Amazon Price: $56.95 $47.84 You save: $9.11 (16%). (as of November 23, 2017 11:56 pm –
Carrier aircraft, since their beginning, have been a very special kind of machine and demand something equally special of the men who flew them. Landing on a pitching, bucking deck of a carrier, or catapulting over a plunging bow, shipboard aircraft and their pilots had to be exceptional.
Often, the real characteristics of these assorted aircraft lie forgotten in the annals of time but Eric 'Winkle' Brown, the first naval officer to head the elite Aerodynamics Flight at Farnborough, records his cockpit experiences testing British and American carrier aircraft.
Continue reading “Wings of the Navy (Carrier Testing American & British Aircraft)”
Amazon Price: $30.58 (as of November 24, 2017 9:34 am –
B-17: Combat Missions takes the reader through every crew position of the "Flying Fort" to show what it was like to fly-and fight-in what was one of the most famous bombers of World War II. Uniquely, first-hand accounts from crewmembers are grouped with archive and commissioned photographs of the plane and of items of memorabilia, to bring the stories of these "gladiators of the air" alive in truly vivid detail.
Amazon Price: $19.99 $19.99 (as of November 24, 2017 11:07 am –
In February 1967, Air Force Lieutenant Vaughan arrived at Ching Chuan Kang Air Base in Taiwan to begin 14 months as a C-130 Hercules pilot, airlifting supplies and troops throughout southeast Asia. Feeling well suited, Vaughan had volunteered for the duty, but little had he realized the pressure associated with flying the heavy cargo plane under combat conditions and taking off and landing on the short runways that dotted the Vietnamese countryside. Among his most harrowing duties was the aerial resupply of the Marine base at Khe Sanh during the most intense action of the Tet Offensive. This is the story of an Air Force pilot's progression from inexperienced flyer to veteran crew member and how he came of age under combat conditions.
Reviews of The Threadbare Buzzard: A Marine Fighter Pilot in WWII. The Threadbare Buzzard: A Marine Fighter Pilot in WWII [Thomas M. Tomlinson] on . *FREE* shipping on qualifying offers. In this hilarious and heartbreaking story, the author – the so-called “Threadbare Buzzard” among what he saw as the preening fliers of WWII – tells the stories of dogfights and fighter planes used by the Marine Corps in the Pacific. Before the United States entered World War II. Buy online at Aviation Bookstore.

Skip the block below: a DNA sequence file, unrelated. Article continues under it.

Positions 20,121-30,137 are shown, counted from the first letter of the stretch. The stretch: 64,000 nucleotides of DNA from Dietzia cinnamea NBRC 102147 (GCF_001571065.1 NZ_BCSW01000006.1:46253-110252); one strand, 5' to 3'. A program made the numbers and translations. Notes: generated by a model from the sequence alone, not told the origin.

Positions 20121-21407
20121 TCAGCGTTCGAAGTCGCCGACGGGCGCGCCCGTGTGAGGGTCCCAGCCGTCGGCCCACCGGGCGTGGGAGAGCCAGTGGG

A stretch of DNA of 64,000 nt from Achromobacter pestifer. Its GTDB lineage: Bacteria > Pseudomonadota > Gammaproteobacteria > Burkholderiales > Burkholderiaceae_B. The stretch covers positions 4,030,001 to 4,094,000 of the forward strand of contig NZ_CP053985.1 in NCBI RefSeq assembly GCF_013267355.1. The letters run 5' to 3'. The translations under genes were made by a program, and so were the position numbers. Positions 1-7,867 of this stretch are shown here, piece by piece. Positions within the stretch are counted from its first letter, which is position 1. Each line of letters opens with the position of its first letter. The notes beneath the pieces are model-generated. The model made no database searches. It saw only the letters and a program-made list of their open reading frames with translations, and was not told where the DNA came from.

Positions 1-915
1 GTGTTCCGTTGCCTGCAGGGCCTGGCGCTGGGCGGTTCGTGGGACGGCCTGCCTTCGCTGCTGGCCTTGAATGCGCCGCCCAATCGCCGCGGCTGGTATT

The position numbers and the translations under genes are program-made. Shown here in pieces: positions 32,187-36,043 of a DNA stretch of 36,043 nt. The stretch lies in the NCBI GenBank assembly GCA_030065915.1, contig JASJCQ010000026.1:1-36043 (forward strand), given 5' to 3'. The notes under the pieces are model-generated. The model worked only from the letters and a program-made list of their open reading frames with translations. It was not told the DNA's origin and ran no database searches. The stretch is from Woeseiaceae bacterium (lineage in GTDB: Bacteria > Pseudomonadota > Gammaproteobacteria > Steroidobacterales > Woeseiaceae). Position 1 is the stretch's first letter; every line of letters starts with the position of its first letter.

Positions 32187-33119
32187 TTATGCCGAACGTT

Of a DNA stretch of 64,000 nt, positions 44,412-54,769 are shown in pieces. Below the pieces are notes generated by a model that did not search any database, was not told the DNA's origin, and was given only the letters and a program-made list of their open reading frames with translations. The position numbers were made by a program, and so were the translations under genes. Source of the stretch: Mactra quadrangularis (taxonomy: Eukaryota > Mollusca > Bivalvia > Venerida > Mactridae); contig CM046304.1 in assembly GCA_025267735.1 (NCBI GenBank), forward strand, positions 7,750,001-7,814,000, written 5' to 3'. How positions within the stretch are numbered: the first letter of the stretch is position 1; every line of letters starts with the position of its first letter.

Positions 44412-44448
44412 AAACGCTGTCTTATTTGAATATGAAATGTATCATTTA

Amazon Price: $24.95 $16.00 You save: $8.95 (36%). (as of November 24, 2017 5:56 pm –
In this hilarious and heartbreaking story, the author – the so-called "Threadbare Buzzard" among what he saw as the preening fliers of WWII – tells the stories of dogfights and fighter planes used by the Marine Corps in the Pacific. Before the United States entered World War II, Tomlinson joined the Royal Canadian Air Force to get into action and flying. Following Pearl Harbor, he and most of the other Americans serving in the RCAF were "repatriated" into the U.S. military, most into the Army Air Corps. Tomlinson was one of the few who chose the Marine Corps and after training, he was off to the Southwest Pacific and Guadalcanal with VMF-214, the squadron that became the Black Sheep. Late in the war, while flying off a carrier during raids against Japan, Tomlinson's four-plane division was assigned to be a high-altitude radio relay for the attacking forces. During this mission they encountered the jet stream, at that time a little-known phenomena, especially among fighter pilots accustomed to lower, less hostile altitudes. Hours later, lost, out of radio range, and out of fuel, they ditched in the northwest Pacific. Three of the four were rescued by the Sea Devil (SS 400). Tomlinson ended up in the naval hospital at Pearl Harbor for the closing months of the war. Filled with details about flying the Corsair.
Amazon Price: $39.95 (as of November 23, 2017 7:35 pm –
At the end of World War I, the German military machine lay devastated, forbidden any attempt to rebuild. But by the dawn of World War II, its army and air forces had both been rejuvenated to sufficient vigor to conquer most of Europe. As James Corum shows, the Luftwaffe's dramatic resurrection underscored the remarkable success of Germany's visionary interwar planning.
A superb example of both military and intellectual history, Corum's study provides a complete and accurate account of the evolution of German military aviation theory, doctrine, war games, and operations between the two world wars. It reveals how the Germans, in defiance of Versailles, thoroughly studied and tested the lessons of World War I, analyzed the emerging air doctrines of other nations, and experimented with innovative aviation technology to create the world's most powerful air force by 1940.
Continue reading “The Luftwaffe: Creating the Operational Air War, 1918-1940”